Apple restricts AirDrop file-sharing in China that protesters have used

Protests over China's strict COVID-19 restrictions have intensified in recent days

Protests have erupted across China in recent weeks against the country's zero-COVID policy, but citizens will no longer be able to take full advantage of their iPhones' AirDrop file sharing feature, which has frequently been used to bypass censorship and spread information about demonstrations. 

Under the latest software update, iOS 16.1.1, iPhone owners in China can only use AirDrop to receive files, images, and videos from other non-contacts for 10 minutes, according to 9to5Mac. Once that 10-minute window lapses, AirDrop shifts back to contacts only automatically. 

A man holds an iPhone 14

FILE PHOTO: A man holds an iPhone 14 as Apple Inc's new models go on sale at an Apple store in Beijing, China, September 16, 2022.  (REUTERS/Thomas Peter/File Photo / Reuters Photos)

Chinese protesters frequently used AirDrop to spread information to nearby citizens and avoid harsh censorship on social media and in other public places. 


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Apple did not respond to a request for comment on Sunday. Bloomberg reports that the company is planning to roll the 10-minute time restriction to iPhones worldwide in the coming year. 

China protest

People hold white sheets of paper in protest over COVID-19 restrictions, after a vigil for the victims of a fire in Urumqi, China, November 27, 2022.  (REUTERS/Thomas Peter / Reuters Photos)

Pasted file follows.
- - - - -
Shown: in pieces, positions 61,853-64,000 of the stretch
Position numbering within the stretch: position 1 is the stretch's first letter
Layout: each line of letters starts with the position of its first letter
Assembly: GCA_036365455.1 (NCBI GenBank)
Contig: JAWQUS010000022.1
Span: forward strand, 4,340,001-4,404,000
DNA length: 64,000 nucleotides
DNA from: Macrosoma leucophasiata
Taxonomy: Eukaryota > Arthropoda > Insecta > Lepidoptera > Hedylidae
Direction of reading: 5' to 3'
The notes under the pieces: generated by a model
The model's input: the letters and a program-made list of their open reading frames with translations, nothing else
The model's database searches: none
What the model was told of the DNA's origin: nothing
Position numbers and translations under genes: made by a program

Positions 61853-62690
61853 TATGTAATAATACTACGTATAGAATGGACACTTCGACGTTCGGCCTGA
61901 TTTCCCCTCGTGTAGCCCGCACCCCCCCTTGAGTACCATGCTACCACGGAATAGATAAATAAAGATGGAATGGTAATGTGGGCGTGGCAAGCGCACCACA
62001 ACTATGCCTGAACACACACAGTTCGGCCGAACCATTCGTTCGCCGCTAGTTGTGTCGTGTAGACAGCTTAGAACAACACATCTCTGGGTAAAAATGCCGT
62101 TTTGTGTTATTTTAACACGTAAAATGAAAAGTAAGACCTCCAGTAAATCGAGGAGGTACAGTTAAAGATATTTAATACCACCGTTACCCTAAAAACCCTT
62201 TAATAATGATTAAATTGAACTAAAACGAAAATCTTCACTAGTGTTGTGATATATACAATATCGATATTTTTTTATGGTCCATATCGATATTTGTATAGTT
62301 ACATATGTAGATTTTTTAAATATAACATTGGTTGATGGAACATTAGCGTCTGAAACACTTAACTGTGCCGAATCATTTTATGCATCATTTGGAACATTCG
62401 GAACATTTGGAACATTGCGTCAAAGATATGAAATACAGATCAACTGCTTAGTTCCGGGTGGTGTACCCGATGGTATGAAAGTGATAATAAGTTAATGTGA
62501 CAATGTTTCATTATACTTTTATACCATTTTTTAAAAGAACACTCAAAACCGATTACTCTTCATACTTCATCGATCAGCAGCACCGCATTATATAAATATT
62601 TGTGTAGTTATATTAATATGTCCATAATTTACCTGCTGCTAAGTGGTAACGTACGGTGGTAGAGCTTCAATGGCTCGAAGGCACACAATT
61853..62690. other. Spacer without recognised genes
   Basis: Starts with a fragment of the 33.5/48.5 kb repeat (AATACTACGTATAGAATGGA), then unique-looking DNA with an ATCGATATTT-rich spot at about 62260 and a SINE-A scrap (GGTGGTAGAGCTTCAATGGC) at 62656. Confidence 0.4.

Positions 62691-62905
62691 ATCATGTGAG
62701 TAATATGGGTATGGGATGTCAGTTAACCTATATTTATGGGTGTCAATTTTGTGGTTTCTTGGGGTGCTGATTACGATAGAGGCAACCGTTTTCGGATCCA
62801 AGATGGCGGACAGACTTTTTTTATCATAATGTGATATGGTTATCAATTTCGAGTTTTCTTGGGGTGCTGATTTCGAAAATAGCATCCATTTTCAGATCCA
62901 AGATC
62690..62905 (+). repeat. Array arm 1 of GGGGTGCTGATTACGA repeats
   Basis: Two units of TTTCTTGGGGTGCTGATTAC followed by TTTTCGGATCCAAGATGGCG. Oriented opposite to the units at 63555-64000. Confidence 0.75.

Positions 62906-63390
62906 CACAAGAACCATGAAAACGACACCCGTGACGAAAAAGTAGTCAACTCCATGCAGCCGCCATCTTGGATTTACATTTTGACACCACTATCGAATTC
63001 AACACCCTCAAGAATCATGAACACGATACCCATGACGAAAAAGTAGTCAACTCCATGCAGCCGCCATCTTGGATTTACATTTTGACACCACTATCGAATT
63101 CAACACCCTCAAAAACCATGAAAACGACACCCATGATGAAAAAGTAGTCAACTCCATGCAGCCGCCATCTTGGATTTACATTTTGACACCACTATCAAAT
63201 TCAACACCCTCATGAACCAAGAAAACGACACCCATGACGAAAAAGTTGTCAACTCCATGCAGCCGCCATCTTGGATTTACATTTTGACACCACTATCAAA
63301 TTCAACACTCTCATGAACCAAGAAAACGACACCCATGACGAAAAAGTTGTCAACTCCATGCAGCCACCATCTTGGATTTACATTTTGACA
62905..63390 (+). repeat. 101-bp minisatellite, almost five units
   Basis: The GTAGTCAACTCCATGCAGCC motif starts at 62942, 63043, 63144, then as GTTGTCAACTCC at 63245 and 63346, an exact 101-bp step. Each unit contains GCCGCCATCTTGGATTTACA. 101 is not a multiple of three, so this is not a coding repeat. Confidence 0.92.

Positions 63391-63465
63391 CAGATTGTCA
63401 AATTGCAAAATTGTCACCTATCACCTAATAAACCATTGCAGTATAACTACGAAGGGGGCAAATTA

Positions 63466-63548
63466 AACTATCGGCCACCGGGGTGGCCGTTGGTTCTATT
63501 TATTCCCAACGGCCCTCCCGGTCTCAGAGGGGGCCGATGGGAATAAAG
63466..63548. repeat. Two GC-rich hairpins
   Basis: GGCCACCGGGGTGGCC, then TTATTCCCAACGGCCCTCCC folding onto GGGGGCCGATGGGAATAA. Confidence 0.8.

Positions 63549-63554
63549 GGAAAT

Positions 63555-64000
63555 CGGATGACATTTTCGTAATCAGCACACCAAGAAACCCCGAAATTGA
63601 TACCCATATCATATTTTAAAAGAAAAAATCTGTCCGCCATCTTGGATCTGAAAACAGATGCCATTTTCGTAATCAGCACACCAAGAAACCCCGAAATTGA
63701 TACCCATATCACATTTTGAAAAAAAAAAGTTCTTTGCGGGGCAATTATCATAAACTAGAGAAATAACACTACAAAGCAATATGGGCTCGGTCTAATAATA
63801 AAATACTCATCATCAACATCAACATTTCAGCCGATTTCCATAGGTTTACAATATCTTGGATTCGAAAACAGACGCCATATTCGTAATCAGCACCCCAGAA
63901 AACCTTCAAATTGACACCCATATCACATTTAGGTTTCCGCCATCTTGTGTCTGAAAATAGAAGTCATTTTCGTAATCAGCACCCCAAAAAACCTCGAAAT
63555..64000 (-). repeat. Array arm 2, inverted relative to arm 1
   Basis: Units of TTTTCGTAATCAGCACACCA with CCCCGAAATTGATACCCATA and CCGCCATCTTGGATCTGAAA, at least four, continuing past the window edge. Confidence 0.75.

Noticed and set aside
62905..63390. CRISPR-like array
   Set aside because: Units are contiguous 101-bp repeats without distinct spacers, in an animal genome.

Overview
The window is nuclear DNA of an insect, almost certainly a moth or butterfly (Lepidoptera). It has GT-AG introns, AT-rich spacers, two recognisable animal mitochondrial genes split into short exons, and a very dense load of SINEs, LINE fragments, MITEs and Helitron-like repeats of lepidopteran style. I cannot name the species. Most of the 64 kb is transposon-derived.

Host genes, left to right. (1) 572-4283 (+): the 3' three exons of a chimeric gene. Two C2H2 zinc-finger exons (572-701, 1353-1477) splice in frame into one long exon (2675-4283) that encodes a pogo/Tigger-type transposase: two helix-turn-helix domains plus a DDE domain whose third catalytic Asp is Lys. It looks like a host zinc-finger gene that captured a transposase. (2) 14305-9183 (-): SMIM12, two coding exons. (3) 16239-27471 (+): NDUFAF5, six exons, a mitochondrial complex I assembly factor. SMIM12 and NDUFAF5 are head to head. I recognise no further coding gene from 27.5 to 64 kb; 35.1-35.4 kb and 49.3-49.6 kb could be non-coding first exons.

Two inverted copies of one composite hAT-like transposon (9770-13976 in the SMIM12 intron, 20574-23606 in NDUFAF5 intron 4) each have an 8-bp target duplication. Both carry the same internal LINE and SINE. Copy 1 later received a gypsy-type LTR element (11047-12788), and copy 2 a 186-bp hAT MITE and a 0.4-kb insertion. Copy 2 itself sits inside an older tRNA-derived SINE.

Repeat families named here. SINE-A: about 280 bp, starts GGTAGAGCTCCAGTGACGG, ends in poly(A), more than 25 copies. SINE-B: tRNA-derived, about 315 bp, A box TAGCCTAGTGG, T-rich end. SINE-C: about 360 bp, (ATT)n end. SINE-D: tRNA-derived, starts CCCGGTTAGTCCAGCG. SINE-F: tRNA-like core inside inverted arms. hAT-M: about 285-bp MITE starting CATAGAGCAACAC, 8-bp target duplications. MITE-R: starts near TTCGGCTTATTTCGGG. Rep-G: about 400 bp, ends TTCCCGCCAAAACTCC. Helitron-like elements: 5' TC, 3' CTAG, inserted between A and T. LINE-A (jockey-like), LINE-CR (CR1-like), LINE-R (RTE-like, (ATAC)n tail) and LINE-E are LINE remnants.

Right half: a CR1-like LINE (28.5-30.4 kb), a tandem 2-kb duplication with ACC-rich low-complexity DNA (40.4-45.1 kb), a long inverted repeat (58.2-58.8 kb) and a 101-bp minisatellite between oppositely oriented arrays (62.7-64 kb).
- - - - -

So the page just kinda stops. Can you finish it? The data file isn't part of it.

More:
China police

Police officers detain people during a protest against COVID-19 curbs at the site of a candlelight vigil for victims of the Urumqi fire, in Shanghai, China in this screengrab obtained from a video released on November 27, 2022.  (Video obtained by Reuters/via REUTERS / Reuters Photos)

Protests intensified in China after a fire at a residential building in the western city of Urumqi left 10 people dead on Thursday. 


Videos posted on social media suggested that the victims of the fire were locked in their apartments and first responders couldn't get to them due to coronavirus lockdowns. 

While the rest of the world has lifted many restrictions surrounding coronavirus, China has stuck with its zero-COVID policy and kept draconian measures in place to try to contain the virus' spread.